Итак, мы продолжаем рассматривать вторую часть письменного теста IELTS. О самом экзамене можно почитать здесь, а про Listening Part – здесь, а общие сведения о Reading Part – здесь.
А в этом посте мы подробнее рассмотрим задания к текстам.
В Reading Part письменного теста IELTS вам могут встретиться такие виды заданий:
Short Answer (Identifying information (True/False/Not given); Identifying writer’s views/claims (Yes/No/Not given))
Chart, Diagram, Table
This type of question may be a question with four possible answers or the first half of a sentence with four possible sentence endings. You have to choose one correct answer (A, B, C or D), then write the correct answer on the answer sheet.
What's involved? Sometimes you are given a longer list of possible answers and you have to choose more than one answer. You should read the question carefully to check how many answers you need to choose. The questions are in the same order as the information in the text: that is, the answer to the first question will be before the answer to the second question, and so on.
What skills are tested? This type of question tests many different reading skills including: detailed understanding of specific points or general understanding of the main points of the text.
Посмотрите это видео, и примите к сведению подсказки и информацию о некоторых нюансах такого задания
А теперь разберем пример такого задания:
Australian Agricultural Innovations:
1850 – 1900
During this period, there was a wide spread expansion of agriculture in Australia. The selection system was begun, whereby small sections of land were parceled out by lot. Particularly in New South Wales, this led to conflicts between small holders and the emerging squatter class, whose abuse of the system often allowed them to take vast tracts of fertile land.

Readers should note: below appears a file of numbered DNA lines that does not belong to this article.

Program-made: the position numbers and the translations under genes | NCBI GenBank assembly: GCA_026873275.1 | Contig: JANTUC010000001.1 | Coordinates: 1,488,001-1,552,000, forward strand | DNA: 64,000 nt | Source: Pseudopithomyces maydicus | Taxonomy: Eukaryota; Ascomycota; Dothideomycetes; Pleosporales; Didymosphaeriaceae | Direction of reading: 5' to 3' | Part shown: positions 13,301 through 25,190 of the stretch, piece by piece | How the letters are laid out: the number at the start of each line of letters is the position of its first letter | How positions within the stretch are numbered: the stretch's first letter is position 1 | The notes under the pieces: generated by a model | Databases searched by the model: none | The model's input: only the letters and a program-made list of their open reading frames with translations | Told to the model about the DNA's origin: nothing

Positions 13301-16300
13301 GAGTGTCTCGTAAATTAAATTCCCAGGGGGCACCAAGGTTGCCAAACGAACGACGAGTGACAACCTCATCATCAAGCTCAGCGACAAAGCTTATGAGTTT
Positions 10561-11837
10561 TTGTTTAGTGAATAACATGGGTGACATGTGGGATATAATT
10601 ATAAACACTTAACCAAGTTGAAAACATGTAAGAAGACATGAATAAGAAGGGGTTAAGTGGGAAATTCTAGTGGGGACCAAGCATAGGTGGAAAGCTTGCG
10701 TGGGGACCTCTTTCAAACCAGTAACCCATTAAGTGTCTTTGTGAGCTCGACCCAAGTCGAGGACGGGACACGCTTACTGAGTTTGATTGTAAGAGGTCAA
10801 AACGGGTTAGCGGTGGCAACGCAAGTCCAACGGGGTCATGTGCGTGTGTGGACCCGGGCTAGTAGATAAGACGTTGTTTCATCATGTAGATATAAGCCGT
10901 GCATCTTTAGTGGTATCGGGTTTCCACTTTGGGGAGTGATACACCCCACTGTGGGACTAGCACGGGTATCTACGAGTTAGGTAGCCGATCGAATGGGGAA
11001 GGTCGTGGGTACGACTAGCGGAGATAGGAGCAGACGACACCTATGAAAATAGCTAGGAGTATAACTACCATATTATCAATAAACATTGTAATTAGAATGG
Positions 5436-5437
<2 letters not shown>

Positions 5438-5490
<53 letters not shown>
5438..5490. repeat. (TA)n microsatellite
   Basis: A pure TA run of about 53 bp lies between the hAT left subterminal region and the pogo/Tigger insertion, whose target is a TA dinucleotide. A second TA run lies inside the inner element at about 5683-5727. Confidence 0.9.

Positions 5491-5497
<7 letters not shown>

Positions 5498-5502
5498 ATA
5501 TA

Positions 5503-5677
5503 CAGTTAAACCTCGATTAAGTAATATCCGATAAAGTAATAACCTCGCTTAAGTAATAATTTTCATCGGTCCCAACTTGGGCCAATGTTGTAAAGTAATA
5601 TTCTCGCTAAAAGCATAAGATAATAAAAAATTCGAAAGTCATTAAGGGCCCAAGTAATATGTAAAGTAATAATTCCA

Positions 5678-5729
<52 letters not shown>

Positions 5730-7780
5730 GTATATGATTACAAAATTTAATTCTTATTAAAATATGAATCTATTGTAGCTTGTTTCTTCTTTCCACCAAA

There were also many positive advances in farming technology as the farmers adapted agricultural methods to the harsh Australian conditions. One of the most important was “dry farming”. This was the discovery that repeated ploughing of fallow, unproductive land could preserve nitrates and moisture, allowing the land to eventually be cultivated. This, along with the extension of the railways allowed the development of what are now great inland wheat lands.
What is dry farming?
A) Preserving nitrates and moisture.
B) Ploughing the land again and again.
C) Cultivating fallow land.
To answer this question you should have highlighted the word dry farming.
You should then have been able to scan the two paragraphs to quickly find this word.
Reading the information around it more carefully would the give you the answer:
Cultivating means to improve and prepare (land) by ploughing or fertilizing, for raising crops.
So the answer was "the ploughing of fallow land...to eventually be cultivated."
Теперь выполним задание самостоятельно. Ответ пишите в комментариях.
NOW FOR THE BAD NEWS: A TEENAGE TIME BOMB
They are just four, five and six years old right now, but already they are making criminologists nervous. They are growing up, too frequently, in abusive or broken homes, with little adult supervision and few positive role models. Left to themselves, they spend much of their time hanging out on the streets or soaking up violent TV shows. By the year 2005 they will be teenagers – a group that tends to be, in the view of Notheastern University criminologist James Alan Fox, “temporary sociopaths – impulsive and immature”. If they also have easy access to guns and drugs, they can be extremely dangerous.